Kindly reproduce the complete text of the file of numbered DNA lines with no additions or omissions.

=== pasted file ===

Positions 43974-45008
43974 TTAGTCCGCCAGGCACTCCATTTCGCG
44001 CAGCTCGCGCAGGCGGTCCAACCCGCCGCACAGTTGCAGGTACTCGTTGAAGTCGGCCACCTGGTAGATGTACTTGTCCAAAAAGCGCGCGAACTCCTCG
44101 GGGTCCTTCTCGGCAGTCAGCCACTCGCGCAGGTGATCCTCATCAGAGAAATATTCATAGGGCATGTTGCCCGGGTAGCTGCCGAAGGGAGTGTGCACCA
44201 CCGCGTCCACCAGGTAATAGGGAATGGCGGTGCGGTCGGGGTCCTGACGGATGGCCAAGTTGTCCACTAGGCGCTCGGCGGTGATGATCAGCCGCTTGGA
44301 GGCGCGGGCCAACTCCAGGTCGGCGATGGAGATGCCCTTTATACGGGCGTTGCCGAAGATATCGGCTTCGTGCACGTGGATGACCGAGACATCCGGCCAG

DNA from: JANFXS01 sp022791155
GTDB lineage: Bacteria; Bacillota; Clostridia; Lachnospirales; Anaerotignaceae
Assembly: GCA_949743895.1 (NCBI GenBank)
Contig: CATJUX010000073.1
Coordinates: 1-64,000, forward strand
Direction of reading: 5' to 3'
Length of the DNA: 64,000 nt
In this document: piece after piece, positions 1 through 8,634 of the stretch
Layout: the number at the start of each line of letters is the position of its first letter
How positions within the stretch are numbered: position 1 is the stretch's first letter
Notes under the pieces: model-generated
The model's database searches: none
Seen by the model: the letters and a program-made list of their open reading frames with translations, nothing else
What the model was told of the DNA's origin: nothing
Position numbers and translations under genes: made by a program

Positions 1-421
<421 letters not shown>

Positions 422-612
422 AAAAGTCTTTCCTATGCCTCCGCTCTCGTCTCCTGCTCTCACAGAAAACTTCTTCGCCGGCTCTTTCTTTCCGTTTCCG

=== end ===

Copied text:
Positions 43974-45008
43974 TTAGTCCGCCAGGCACTCCATTTCGCG
44001 CAGCTCGCGCAGGCGGTCCAACCCGCCGCACAGTTGCAGGTACTCGTTGAAGTCGGCCACCTGGTAGATGTACTTGTCCAAAAAGCGCGCGAACTCCTCG
44101 GGGTCCTTCTCGGCAGTCAGCCACTCGCGCAGGTGATCCTCATCAGAGAAATATTCATAGGGCATGTTGCCCGGGTAGCTGCCGAAGGGAGTGTGCACCA
44201 CCGCGTCCACCAGGTAATAGGGAATGGCGGTGCGGTCGGGGTCCTGACGGATGGCCAAGTTGTCCACTAGGCGCTCGGCGGTGATGATCAGCCGCTTGGA
44301 GGCGCGGGCCAACTCCAGGTCGGCGATGGAGATGCCCTTTATACGGGCGTTGCCGAAGATATCGGCTTCGTGCACGTGGATGACCGAGACATCCGGCCAG

DNA from: JANFXS01 sp022791155
GTDB lineage: Bacteria; Bacillota; Clostridia; Lachnospirales; Anaerotignaceae
Assembly: GCA_949743895.1 (NCBI GenBank)
Contig: CATJUX010000073.1
Coordinates: 1-64,000, forward strand
Direction of reading: 5' to 3'
Length of the DNA: 64,000 nt
In this document: piece after piece, positions 1 through 8,634 of the stretch
Layout: the number at the start of each line of letters is the position of its first letter
How positions within the stretch are numbered: position 1 is the stretch's first letter
Notes under the pieces: model-generated
The model's database searches: none
Seen by the model: the letters and a program-made list of their open reading frames with translations, nothing else
What the model was told of the DNA's origin: nothing
Position numbers and translations under genes: made by a program

Positions 1-421
<421 letters not shown>

Positions 422-612
422 AAAAGTCTTTCCTATGCCTCCGCTCTCGTCTCCTGCTCTCACAGAAAACTTCTTCGCCGGCTCTTTCTTTCCGTTTCCG